further into a town. We are getting a local fire department to go around with us and show us
the areas they are MOST concerned about.
5- You could also set up shop next to your tracks and see what kinds of chemicals are coming
through your town. The tanker cars are each marked with a code. That code tells first
responders exactly what is in the tanker. (after 9/11 the feds tried to remove this information
saying it was a national security and terrorism risk, but first responders fought backthey said
we NEED to know what we are dealing with at a derailment. Every second counts.) You could
see for yourself and show viewers exactly what kinds of products are coming through by staking
out the tracks for a few hours.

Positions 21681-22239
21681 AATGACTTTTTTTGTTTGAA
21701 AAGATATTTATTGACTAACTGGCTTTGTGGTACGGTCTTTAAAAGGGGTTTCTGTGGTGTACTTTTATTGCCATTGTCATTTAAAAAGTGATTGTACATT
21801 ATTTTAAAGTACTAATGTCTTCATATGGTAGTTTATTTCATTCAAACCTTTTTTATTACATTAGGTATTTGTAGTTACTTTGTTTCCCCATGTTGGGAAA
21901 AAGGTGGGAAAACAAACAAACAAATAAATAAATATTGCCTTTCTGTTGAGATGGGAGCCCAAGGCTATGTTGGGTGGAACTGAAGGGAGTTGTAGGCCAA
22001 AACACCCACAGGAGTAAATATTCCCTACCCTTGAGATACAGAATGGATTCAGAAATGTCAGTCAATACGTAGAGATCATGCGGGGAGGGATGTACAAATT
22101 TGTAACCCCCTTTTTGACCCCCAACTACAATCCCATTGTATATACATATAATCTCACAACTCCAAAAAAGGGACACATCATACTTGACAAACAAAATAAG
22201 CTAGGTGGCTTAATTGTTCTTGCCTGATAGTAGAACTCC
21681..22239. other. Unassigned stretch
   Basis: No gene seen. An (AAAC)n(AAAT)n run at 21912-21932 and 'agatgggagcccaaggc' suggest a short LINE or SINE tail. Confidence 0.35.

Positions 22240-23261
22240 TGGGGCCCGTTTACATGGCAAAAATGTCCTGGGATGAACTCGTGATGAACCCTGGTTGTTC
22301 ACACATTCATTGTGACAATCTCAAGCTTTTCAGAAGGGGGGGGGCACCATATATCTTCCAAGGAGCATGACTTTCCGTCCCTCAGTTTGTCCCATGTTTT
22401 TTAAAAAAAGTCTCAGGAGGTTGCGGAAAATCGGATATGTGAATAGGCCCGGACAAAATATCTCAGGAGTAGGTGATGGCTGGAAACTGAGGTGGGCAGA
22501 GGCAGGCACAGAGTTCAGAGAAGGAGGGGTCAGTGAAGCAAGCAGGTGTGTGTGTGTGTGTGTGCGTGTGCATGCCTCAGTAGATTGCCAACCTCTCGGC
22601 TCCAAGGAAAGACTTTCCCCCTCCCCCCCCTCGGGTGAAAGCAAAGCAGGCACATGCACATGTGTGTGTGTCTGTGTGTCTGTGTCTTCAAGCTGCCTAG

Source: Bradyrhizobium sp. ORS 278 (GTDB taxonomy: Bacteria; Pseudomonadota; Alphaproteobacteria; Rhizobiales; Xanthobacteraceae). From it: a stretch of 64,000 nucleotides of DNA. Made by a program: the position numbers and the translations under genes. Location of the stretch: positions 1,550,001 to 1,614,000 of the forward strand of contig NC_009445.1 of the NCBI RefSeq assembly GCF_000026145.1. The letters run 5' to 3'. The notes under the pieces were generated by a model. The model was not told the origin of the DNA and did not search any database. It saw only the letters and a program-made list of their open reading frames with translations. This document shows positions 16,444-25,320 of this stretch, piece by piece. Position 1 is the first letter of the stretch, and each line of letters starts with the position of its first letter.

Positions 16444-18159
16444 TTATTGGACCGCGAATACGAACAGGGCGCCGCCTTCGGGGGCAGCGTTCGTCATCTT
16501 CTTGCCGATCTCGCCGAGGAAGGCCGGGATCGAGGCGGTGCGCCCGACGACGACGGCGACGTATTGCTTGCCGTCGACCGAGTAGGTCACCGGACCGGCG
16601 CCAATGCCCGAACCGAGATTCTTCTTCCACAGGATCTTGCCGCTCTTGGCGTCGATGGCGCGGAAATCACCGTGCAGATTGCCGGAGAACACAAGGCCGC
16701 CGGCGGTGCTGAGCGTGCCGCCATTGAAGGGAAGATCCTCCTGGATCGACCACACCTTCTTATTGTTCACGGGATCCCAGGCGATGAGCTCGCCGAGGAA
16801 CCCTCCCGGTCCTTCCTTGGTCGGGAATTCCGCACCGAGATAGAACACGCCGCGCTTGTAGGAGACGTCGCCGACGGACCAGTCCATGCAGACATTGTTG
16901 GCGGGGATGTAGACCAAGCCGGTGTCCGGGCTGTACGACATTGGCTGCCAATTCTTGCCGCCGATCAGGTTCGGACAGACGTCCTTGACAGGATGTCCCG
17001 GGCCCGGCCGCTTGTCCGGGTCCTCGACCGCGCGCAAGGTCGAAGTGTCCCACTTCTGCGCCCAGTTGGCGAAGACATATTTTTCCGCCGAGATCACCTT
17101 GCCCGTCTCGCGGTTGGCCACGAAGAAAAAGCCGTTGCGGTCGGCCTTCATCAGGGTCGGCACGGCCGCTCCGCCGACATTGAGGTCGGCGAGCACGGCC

This is a link to the DOT Emergency Response guide book all fire departments have. It teaches them how
to respond to a derailment. Pages 7-15 teach you the types of train cars, where to look for the placards
and how to decode them. (meaninghow to figure out what each tanker is carrying.)
http://phmsa.dot.gov/pv_obj_cache/pv_obj_id_7410989F4294AE44A2EBF6A80ADB640BCA8E4200/file
name/ERG2012.pdf
For those that have already been following this story. OTHER ideas or Angles.
1- You could go over not just the Bakken Oil, but the top 5 most dangerous chemicals being
transported on the rails in your community. Local firefighters in your region will have a good
idea. Plus the rail companies list the chemicals they transport on their websites.
2- The cars used to carry this oil are called DOT-111s and the DOT has been screaming for years
that they are outdated and need to be done away with.

VIDEO of some of the past derailments: (Ive found on Oasis) (fantastic video and nats of fireballs)
Quebec, Canada: 7/6/13 The explosion killed 47 people and leveled much of downtown Lac-Megantic,